"Now that they're getting settled in and things are smoother, I think they're really enjoying it overall," said Pennington, the sixth-grade teacher. "They've had no complaints and been very positive."
Kama Woodall, 11, attended Quest last year and is now in the sixth grade. Plenty of her friends and teachers made the move, too.
"It's getting better," Kama said. "At first we thought it was going to be bad because we wanted to stay. But it's basically the same as Explorer."
Leading mostly from behind the scenes
When Dill met with his new staffers for the first time, he tried to convey the behind-the-scenes approach he takes as an administrator.
"My job is to help your day go a little better, to be the resource provider that every teacher needs," he recalls telling them.
As a student at Middle Tennessee State University, Dill envisioned a career in law enforcement, not classrooms. The son of a shoe salesman and a cook, he majored in criminology with an aim to work for the FBI or CIA. But he had a knack for tutoring friends who were struggling academically.
"People would often say, 'You should become a teacher,' " he recalled.
He minored in secondary education as a backup plan. Needing an income after graduation, he moved in with a college buddy in Tampa and in 1992 landed a job teaching social studies at Leto High School. In his second year, he taught a gifted class, an experience that would stay with him.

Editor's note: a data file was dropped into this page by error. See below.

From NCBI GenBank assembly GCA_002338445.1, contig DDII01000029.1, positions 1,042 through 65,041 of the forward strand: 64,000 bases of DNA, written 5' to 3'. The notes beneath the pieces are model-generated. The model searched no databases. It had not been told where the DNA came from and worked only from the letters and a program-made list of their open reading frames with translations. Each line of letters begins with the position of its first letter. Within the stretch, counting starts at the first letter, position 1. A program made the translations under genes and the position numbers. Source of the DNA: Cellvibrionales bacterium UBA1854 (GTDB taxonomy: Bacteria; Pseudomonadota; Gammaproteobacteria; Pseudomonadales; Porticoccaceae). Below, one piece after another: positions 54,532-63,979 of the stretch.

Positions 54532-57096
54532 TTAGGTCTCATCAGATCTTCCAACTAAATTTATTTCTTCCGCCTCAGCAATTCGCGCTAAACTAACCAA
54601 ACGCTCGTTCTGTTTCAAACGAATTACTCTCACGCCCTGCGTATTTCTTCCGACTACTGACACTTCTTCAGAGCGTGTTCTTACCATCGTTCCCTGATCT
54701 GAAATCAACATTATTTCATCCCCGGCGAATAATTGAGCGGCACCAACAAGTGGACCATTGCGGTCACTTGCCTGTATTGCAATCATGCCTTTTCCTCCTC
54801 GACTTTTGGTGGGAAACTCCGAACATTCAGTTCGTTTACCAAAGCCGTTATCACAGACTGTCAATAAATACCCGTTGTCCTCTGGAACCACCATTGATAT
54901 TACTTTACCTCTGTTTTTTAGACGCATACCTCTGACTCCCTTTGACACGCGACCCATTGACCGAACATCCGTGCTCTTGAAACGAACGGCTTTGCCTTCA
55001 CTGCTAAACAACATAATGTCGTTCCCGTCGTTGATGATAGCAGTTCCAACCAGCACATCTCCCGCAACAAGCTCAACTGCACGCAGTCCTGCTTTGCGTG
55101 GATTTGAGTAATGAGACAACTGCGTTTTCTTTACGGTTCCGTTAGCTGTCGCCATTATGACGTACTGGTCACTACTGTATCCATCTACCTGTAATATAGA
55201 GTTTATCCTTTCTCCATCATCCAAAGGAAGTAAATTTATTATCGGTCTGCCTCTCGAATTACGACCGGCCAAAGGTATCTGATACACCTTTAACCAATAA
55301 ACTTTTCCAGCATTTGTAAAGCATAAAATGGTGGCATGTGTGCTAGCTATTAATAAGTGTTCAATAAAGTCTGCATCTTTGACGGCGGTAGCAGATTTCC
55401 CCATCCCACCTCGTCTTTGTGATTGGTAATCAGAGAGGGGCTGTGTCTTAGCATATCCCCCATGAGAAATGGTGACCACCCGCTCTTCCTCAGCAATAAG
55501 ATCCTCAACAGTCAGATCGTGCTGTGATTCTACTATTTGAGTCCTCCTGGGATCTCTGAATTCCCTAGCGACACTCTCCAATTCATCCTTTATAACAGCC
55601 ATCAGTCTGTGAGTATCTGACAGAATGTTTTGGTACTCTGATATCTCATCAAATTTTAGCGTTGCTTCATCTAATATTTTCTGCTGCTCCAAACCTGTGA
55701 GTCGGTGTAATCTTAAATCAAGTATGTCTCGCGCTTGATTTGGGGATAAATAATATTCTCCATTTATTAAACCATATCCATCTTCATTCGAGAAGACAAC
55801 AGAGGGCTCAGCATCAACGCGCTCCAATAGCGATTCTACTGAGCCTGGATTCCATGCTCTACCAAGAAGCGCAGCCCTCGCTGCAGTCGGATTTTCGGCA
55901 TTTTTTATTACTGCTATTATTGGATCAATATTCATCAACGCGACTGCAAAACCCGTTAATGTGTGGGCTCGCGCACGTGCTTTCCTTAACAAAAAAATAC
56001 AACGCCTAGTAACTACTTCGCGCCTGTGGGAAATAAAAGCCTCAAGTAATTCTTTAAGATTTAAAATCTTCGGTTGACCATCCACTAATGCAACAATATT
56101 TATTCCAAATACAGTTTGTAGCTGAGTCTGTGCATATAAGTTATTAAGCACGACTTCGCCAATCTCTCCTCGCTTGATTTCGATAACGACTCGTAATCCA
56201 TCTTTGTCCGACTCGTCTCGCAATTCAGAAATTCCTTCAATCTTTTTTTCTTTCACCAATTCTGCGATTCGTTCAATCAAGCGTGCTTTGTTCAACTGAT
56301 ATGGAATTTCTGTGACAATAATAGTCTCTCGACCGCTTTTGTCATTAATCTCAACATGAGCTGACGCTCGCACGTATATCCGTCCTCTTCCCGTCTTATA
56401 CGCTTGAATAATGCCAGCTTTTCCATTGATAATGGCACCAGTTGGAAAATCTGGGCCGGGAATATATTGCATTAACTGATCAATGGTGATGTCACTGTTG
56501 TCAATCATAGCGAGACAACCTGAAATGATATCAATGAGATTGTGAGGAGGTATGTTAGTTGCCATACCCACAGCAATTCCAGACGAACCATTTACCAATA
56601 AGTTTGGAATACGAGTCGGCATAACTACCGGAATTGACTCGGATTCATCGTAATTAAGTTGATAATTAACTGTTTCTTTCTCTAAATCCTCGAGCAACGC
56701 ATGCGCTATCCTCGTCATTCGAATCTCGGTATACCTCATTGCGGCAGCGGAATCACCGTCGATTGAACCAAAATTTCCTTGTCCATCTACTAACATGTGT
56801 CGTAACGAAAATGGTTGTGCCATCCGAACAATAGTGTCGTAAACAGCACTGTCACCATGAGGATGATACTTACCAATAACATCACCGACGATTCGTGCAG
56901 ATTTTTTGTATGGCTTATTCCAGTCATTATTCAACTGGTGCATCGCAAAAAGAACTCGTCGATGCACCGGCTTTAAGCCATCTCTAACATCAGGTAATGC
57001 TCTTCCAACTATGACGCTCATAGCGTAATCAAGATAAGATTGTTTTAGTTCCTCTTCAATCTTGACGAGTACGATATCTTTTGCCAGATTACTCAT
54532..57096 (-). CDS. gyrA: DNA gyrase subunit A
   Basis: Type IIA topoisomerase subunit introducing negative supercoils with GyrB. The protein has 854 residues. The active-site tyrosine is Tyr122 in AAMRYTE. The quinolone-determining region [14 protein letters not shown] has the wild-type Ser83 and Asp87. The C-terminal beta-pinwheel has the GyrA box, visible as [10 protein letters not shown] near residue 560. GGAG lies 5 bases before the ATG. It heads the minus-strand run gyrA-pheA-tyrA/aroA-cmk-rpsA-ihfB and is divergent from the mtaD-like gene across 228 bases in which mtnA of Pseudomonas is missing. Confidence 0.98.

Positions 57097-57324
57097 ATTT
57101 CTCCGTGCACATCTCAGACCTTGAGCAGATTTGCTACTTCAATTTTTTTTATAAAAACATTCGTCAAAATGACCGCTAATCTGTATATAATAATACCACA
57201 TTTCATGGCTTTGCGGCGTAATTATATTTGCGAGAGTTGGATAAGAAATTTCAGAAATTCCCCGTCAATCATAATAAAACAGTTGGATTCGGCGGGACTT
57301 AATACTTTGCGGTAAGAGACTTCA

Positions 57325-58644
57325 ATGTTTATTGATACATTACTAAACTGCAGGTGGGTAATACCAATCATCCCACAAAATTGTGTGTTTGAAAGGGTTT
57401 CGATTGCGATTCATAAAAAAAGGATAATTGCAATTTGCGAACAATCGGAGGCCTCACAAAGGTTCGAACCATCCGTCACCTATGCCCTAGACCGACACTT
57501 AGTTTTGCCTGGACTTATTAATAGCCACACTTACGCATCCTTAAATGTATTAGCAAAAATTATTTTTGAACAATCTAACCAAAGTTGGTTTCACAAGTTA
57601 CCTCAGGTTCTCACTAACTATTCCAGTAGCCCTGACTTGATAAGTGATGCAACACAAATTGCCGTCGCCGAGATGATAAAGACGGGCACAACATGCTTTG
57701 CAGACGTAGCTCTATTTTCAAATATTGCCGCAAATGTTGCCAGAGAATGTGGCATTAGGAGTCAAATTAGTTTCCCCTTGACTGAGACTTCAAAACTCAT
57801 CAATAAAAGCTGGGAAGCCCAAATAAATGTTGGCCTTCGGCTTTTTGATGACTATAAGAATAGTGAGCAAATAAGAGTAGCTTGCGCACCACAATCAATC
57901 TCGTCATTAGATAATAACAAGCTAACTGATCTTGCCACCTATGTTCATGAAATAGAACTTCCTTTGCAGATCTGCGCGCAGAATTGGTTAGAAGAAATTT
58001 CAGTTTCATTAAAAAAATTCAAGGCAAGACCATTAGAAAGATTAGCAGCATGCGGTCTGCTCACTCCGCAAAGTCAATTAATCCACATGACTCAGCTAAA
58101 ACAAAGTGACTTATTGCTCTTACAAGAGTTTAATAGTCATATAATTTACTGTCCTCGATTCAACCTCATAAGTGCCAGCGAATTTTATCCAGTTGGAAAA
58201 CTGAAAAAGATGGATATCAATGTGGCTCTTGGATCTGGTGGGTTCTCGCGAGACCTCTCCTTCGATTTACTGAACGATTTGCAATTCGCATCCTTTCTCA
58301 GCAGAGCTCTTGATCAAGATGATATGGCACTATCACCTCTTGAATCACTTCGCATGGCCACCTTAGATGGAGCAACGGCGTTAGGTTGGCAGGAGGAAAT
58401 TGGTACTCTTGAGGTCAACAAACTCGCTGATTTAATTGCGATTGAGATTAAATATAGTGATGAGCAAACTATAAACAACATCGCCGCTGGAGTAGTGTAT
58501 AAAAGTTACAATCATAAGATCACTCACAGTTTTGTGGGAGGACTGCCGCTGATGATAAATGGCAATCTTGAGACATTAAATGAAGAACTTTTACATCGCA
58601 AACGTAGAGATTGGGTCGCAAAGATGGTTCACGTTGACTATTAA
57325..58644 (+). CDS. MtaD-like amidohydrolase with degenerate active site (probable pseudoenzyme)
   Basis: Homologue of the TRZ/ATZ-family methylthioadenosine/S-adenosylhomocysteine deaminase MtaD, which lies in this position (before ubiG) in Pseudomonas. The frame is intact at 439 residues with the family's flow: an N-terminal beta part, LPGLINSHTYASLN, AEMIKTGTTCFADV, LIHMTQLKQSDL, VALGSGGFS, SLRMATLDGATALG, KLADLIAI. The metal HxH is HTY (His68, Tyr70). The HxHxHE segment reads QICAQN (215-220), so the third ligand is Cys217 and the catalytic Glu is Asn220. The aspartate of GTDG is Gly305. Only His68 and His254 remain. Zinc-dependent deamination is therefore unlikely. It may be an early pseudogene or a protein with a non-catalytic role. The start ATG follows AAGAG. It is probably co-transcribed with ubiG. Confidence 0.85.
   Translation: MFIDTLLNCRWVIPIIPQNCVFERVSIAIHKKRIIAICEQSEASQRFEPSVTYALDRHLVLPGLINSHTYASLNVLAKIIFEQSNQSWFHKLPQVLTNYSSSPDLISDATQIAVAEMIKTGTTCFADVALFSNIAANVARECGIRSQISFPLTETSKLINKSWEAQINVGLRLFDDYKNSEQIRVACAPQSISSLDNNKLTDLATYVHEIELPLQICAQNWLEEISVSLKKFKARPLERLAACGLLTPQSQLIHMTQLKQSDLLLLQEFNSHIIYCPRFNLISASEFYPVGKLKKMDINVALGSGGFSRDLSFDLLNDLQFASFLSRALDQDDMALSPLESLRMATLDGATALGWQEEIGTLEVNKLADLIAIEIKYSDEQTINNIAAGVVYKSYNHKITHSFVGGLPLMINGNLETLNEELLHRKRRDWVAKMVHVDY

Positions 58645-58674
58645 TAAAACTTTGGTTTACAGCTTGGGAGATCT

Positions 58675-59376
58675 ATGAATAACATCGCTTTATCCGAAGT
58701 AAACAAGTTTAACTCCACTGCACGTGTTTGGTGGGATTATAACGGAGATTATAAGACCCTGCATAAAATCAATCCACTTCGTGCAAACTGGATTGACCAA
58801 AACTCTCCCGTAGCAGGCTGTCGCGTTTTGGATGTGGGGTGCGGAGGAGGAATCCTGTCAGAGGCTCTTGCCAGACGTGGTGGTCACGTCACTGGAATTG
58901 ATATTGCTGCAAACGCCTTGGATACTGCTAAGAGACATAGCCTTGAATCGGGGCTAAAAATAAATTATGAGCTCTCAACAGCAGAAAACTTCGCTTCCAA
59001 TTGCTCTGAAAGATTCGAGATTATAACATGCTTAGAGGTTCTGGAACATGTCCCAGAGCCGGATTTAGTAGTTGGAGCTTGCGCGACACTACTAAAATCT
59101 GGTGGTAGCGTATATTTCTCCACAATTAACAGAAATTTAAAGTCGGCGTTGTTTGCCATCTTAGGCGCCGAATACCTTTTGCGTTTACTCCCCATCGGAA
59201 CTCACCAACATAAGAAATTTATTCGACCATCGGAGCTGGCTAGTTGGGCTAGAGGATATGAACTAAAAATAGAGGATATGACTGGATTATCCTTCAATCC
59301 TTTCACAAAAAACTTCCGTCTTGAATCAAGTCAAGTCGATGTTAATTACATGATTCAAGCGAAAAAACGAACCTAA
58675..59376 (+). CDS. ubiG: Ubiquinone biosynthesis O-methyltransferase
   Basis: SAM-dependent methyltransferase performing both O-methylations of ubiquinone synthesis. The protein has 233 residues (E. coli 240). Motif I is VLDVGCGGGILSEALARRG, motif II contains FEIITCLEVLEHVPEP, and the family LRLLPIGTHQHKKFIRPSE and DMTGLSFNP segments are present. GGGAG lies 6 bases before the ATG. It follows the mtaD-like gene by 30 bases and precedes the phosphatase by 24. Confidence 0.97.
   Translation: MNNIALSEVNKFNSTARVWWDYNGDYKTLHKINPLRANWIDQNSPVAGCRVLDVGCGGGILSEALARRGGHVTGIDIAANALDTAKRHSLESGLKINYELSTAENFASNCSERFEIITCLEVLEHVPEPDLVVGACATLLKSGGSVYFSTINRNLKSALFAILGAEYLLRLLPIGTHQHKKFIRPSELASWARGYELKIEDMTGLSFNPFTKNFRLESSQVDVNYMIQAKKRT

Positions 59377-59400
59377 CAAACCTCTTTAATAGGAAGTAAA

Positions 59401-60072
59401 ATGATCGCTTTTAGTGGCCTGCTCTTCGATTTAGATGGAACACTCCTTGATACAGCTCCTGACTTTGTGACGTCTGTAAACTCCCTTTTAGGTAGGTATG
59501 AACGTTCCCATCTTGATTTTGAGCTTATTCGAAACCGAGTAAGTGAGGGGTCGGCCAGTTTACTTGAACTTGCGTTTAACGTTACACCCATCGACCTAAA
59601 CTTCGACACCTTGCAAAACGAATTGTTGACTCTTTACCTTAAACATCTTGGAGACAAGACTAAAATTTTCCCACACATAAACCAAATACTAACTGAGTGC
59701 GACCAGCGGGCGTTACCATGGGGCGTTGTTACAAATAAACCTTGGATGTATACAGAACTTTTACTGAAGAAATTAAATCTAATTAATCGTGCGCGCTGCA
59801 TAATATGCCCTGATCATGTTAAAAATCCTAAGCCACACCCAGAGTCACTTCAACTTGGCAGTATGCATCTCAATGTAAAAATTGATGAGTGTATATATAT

Dill taught high school in Orange County and then in Nashville while he worked toward a master's degree in educational leadership from the University of Tennessee. He got his first administrative job in 2000 as a high school assistant principal in Cobb County, Ga.
He served for a year as a middle school principal and then two years as principal at Kingston-Roane County High in Tennessee. That school housed the county's gifted center. Last year, he served as principal at the Life Skills Center in Clearwater, a charter school for students age 16 to 21 and at risk of dropping out or returning to earn their diploma. The school closed in June.
Dill now lives in Spring Hill with his wife, Heather, a former teacher, and the couple's two sons. Both boys attend Challenger's magnet program.
Dill's background was an obvious plus, Hernando superintendent Bryan Blavatt said. But references also spoke highly of his style, Blavatt said, and his personality seemed well suited for the job of running a separate program within a school under the purview of a principal — in this case, Sue Stoops.
"You need each other to make it work," Blavatt said. "It's important you have someone there who's willing to work together."
Heather Dill has family in Pinellas County, and the Dill family often cruised back roads while still living in Atlanta. Dill recalls passing Challenger while it was still under construction.
He marveled at the school then and now gets a thrill when he pulls up each day to lead Quest into its next chapter.
"Public education, when done right," he said, "is a beautiful thing."
Tony Marrero can be reached at (352) 848-1431 or firstname.lastname@example.org.